Q: How concerned should I be about my child becoming seriously ill with the coronavirus?
A: Young adolescents can and do get COVID-19. Although most children who are infected have mild or no symptoms, some can get sick enough to require hospitalization, and deaths have occurred. More than 1.5 million cases of COVID-19 have been diagnosed in young adolescents since the beginning of the pandemic, according to the CDC COVID Data Tracker, and 9% of the total cases in April were children ages 12-17. More than 13,000 hospitalizations in this age group have occurred, and almost 4,000 children with COVID-19 have been diagnosed with a dangerous and potentially lethal disorder called multisystem inflammatory syndrome in children, or MIS-C. These numbers remind us that SARS-CoV-2 can cause severe disease in this age group.
Last week, the Centers for Disease Control and Prevention's Advisory Committee on Immunization Practices endorsed the safety and effectiveness of the Pfizer-BioNTech COVID-19 vaccine and its use in 12-to-15-year-old adolescents. Access to COVID vaccines in this age group is critical to decreasing their risk of disease as well as reaching community protection against SARS-CoV-2.
In the clinical trial, more than 2,000 children were enrolled. Half of the participants received the vaccine, and the other half a placebo. Side effects were similar to those seen in older adolescents and adults, including pain at the injection site, fever, fatigue, headaches, muscle and joint pain, and fever. The vaccine showed 100% efficacy in preventing COVID-19, and the production of antibodies was better than those seen in the studies involving older age groups. No allergic reactions were noted in the trial.
Children in this age group will need consent from their parents. A recent survey reported by Axios found that 40-60% of parents plan to get their children vaccinated with the COVID-19 vaccine. In a different study, the National Parents Union Survey, parents not planning to have their children vaccinated reported they were not sure the vaccine was safe (59%), the vaccine was developed too fast (59%) or that they did not have enough information (43%). The American Academy of Pediatrics has stated that it is essential for children to be vaccinated against COVID-19 and urges parents to consider getting their children vaccinated. They also support giving other immunizations at the same time as the COVID-19 vaccine since many children are behind because of the pandemic.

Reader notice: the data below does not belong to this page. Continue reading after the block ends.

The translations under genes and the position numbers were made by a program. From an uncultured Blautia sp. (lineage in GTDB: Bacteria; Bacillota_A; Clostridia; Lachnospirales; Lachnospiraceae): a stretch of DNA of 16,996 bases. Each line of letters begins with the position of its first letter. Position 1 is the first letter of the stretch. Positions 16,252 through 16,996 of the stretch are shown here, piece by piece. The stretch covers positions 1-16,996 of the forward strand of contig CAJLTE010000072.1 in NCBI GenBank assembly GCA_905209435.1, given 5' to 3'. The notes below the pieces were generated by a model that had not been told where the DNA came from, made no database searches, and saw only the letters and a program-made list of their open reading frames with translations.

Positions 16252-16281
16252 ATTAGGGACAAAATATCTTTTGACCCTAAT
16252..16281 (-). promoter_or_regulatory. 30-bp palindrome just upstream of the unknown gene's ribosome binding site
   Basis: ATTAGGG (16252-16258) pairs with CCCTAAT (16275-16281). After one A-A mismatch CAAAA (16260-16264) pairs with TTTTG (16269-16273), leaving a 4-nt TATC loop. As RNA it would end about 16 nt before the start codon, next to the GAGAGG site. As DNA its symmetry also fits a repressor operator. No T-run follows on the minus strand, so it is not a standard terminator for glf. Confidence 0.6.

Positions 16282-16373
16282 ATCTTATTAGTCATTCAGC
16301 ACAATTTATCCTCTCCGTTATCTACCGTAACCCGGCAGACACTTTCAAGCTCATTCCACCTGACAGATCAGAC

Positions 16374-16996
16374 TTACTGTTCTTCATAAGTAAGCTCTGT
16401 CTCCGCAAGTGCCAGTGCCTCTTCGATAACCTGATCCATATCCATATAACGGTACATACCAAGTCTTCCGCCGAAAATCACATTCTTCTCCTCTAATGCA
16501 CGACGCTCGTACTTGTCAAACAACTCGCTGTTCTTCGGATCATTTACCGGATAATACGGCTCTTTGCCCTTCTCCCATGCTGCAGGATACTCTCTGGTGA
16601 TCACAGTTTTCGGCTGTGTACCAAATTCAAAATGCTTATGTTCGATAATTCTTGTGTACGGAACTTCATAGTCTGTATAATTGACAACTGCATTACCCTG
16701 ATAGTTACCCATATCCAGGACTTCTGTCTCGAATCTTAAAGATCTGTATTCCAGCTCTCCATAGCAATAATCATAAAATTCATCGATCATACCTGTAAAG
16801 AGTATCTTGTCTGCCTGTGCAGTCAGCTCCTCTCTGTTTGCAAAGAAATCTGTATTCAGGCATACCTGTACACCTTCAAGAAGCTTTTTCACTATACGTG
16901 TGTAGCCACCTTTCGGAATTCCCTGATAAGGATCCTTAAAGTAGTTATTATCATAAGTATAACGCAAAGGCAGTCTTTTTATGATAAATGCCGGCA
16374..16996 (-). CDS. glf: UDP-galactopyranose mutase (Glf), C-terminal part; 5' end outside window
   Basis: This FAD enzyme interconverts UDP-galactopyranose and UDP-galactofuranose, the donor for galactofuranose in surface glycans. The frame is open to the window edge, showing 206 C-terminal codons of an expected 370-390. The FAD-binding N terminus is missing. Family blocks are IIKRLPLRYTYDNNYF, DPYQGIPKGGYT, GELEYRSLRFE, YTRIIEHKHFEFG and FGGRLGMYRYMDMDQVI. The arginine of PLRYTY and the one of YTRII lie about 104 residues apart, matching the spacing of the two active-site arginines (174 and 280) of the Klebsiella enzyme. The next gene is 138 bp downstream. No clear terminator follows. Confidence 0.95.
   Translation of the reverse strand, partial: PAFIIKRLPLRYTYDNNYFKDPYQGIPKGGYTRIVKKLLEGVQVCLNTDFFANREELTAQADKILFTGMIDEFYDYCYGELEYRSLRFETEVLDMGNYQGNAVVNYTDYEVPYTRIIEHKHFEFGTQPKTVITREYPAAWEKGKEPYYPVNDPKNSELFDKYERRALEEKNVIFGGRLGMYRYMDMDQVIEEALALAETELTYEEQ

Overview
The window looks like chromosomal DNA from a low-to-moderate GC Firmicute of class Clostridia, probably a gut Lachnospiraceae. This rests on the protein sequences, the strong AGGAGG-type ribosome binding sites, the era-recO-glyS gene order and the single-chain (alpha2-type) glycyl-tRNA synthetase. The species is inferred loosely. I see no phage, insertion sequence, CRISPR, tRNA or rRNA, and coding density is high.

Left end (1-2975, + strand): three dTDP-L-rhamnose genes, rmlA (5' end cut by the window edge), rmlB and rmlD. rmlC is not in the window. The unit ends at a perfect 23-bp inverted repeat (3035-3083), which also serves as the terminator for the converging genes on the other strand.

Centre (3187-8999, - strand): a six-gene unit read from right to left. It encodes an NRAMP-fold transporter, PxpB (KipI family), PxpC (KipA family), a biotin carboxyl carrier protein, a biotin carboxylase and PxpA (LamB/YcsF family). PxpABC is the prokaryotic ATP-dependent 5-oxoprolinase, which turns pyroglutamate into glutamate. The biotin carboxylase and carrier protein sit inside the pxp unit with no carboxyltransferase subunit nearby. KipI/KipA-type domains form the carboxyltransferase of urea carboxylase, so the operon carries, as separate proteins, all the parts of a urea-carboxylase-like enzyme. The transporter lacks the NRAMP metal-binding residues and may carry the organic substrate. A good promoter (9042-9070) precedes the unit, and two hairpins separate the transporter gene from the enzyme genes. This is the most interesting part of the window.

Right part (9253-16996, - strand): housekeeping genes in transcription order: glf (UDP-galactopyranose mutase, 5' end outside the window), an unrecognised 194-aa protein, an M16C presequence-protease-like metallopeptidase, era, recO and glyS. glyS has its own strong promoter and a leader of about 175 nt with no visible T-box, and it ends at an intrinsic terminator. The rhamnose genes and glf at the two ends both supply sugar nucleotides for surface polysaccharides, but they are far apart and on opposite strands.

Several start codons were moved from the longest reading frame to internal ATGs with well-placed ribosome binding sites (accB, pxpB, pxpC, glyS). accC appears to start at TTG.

Vaccinating this age group will allow for safer summer camps and a safer return to school in the fall. Additionally, it will help in decreasing transmission within families. Since the approval for use last week, Hamilton County has already vaccinated over 700 residents 12-15 years of age. The more people get vaccinated, the safer our community will be.
Fernando Urrego, M.D., is the interim health officer at the Chattanooga-Hamilton County Health Department and a member of the Chattanooga-Hamilton County Medical Society.